The Center for Operational Oceanographic Products and Services with the National Centers of Environmental Information has released an experimental outlook on coastal high tide flooding every year since 2014. This year’s State of High Tide Flooding and 2018 Outlook assesses coastal high tide flooding based on new, national flooding thresholds. It focuses on more impactful, deeper floods at some locations and expands the outlook to 98 coastal locations.
High tide flooding, sometimes referred to as "nuisance" flooding, is coastal flooding that occurs at high tide when water levels measured at NOAA tide gauges exceed heights associated with minor impacts, leading to public inconveniences. These floods creep into busy city centers and streets. Decades ago, coastal flooding mostly occurred during strong storms. Today, it occurs more frequently during high-tide cycles and calmer weather. Though high tide flooding today is rarely life threatening, it is a serious concern in several communities.
During 2017, the U.S. average frequency for high tide flooding was the highest ever measured by 98 NOAA tide gauges, and more than a quarter of the coastal locations outside of Alaska tied or broke their individual records for high tide flood frequencies.
Water reached a flooding threshold at NOAA tide gauges a record-breaking number of times in the Northeast and Gulf of Mexico due to a combination of active nor’easter and hurricane seasons and sea level rise which has made these events more impactful. The top five cities that saw the highest number of flood days across the U.S. and broke records include Boston, MA; Atlantic City, NJ; Sandy Hook, NJ; Sabine Pass, TX; and Galveston, TX.
The Southeast Atlantic Coast is currently experiencing the fastest rate of increase in annual high tide flood frequencies--more than a 150 percent increase since 2000 at most locations.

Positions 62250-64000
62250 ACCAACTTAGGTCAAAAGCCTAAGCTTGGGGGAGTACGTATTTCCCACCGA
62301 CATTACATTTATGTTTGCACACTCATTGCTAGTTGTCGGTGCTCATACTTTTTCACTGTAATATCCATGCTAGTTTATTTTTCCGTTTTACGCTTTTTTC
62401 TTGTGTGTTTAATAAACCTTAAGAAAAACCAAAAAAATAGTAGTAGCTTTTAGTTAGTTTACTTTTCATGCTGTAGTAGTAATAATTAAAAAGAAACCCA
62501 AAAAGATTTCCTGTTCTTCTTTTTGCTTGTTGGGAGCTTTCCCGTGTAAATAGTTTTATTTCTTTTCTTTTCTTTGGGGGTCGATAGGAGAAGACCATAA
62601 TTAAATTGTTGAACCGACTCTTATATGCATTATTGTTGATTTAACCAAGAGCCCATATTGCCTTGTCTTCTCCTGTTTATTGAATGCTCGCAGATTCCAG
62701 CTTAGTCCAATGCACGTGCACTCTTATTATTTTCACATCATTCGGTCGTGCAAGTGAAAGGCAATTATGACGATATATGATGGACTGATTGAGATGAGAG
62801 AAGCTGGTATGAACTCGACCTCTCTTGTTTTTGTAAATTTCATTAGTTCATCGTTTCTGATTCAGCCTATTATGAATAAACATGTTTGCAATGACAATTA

In 2018, high tide flood frequencies are predicted to be 60% higher across U.S. coastlines as compared to frequencies typical in 2000, due primarily to local sea level rise. El Niño conditions that are predicted to develop in 2018 may bring even higher sea levels and more wind storms that will increase the reach and frequency of storm surges and high tide flooding.
Along the Northeast Atlantic and Northwest Pacific Coasts (where steeper topography often buffers the extent of impacts), 5-6 days (median values) are predicted, which represents a 100% and 10% greater frequency (median values).
Along the flatter and more-vulnerable Southeast Atlantic and Gulf Coasts, about 2-3 days are predicted in 2018, which represents increases of over 160% (fastest changing region) and about 50%, respectively, since 2000.
Along the Southwest Pacific Coast about 2 days of high tide flooding are predicted (70% increase) with little or no flooding expected (as in all cases, not considering wave runup or rainfall effects) within the Caribbean, Hawaii or U.S. Pacific Islands (Kwajalein Island being an exception).
The West Coast and northern portions of the Northeast Atlantic Coast are most vulnerable in the winter, while other areas will see increased high tide flooding in the fall when mean sea level cycles peak often around the time of highest spring tides or during wind events. NOAA provides a seasonal High Tide Bulletin that provides specific days and areas where seasonally high tides may cause flooding.
An El Nino is increasingly likely during late 2017 and early 2018, which historically increases the number of days with high tide flooding along both the U.S. East and West Coasts.
Based on past trends and the moderately strong El Niño that is predicted to develop, the U.S. East Coast is projected to have the greatest number of days with high tide flooding this fall.
Along the Northeast and Southeast Atlantic and Northwest Pacific Coasts, a 10% median increase in days with high tide flooding is projected due to El Niño (e.g., Norfolk is predicted to have 11 days with El Niño vs. 10 days without it)
Along the Southwest Pacific Coast a 20% median increase in days with high tide flooding is projected due to El Niño (e.g., San Diego has a chance of 3 days without El Niño vs. 4 days with El Niño)
Kwajalein Island, part of the U.S. Marshall Islands is projected to have less flood days with El Niño (4 days with El Niño vs. 7 days without El Niño) since it is in the Western Equatorial Pacific where sea levels drop during El Nino. El Nino typically causes sea levels to rise in the Eastern equatorial Pacific and U.S. West Coast.